As I climb to the top of a hill near Madzoke, a remote village two hours’ walking distance from the nearest jeep road, I can see the whole settlement: an elliptical shape surrounded by small mountains. Whereas the Zimbabwe economy has become dependent on maize monoculture, Madzoke still cultivates varieties of traditional seeds. Although the variety of traditional grains has declined compared to thirty years ago, grains fared better than the maize crop in the recent severe drought. A locally-led NGO, the Muonde Trust, has started revitalizing the traditional small grains as a hedge against drought and increasingly uncertain weather patterns. A local friend and member of the Muonde Trust, Mr. Nemiah, kindly accompanies me to study the traditional crops. He points out seven wetlands under rice and bigger areas of dry fields where finger millet, bulrush millet, sorghum, cowpeas, groundnuts, round nuts, and maize are growing. I crawl up a big rock to draw the landscape in my sketchbook. Seeing my nervousness standing atop the rock, he starts dancing nimbly on another one nearby.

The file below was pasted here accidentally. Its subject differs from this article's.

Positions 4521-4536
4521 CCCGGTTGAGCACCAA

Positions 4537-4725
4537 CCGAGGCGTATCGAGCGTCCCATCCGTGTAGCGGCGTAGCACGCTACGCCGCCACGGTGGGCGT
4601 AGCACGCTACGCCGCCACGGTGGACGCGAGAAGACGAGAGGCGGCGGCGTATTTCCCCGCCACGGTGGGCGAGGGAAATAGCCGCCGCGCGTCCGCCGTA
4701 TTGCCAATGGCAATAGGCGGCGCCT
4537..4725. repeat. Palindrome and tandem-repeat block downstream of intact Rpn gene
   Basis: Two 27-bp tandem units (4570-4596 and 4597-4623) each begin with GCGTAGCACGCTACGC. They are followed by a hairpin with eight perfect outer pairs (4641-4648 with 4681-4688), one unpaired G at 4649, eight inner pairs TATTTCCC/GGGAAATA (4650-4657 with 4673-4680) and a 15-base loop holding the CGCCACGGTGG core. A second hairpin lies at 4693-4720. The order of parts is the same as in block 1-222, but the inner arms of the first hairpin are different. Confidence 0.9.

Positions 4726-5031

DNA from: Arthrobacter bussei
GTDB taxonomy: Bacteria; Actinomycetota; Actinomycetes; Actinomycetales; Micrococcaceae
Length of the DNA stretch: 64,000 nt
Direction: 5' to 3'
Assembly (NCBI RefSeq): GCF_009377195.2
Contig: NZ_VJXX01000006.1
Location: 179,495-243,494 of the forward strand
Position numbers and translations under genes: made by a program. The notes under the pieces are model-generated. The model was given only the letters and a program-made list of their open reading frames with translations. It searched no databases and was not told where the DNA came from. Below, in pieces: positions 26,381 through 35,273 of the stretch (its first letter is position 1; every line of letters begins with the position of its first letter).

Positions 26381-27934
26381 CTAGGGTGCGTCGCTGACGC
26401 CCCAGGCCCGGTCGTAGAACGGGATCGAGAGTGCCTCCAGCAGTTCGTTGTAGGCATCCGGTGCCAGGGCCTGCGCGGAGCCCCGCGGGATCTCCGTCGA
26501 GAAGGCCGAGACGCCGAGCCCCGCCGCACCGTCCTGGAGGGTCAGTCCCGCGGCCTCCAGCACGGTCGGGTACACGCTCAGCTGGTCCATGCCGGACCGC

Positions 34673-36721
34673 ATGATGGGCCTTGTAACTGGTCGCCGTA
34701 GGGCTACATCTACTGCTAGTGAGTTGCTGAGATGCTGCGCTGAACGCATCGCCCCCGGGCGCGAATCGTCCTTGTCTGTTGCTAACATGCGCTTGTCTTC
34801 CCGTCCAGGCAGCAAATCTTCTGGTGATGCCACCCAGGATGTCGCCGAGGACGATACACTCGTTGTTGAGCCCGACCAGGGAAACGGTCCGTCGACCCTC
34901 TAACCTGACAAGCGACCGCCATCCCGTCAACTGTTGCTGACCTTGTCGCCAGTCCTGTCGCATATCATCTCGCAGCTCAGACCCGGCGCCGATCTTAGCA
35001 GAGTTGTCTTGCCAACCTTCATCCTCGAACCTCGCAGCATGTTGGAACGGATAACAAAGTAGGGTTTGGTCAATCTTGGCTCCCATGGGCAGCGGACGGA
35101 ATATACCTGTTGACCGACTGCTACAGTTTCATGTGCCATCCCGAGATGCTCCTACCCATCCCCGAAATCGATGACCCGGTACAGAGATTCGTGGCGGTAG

cat in storage house

A cat sneaking into a storage house, where small grains are saved. 2016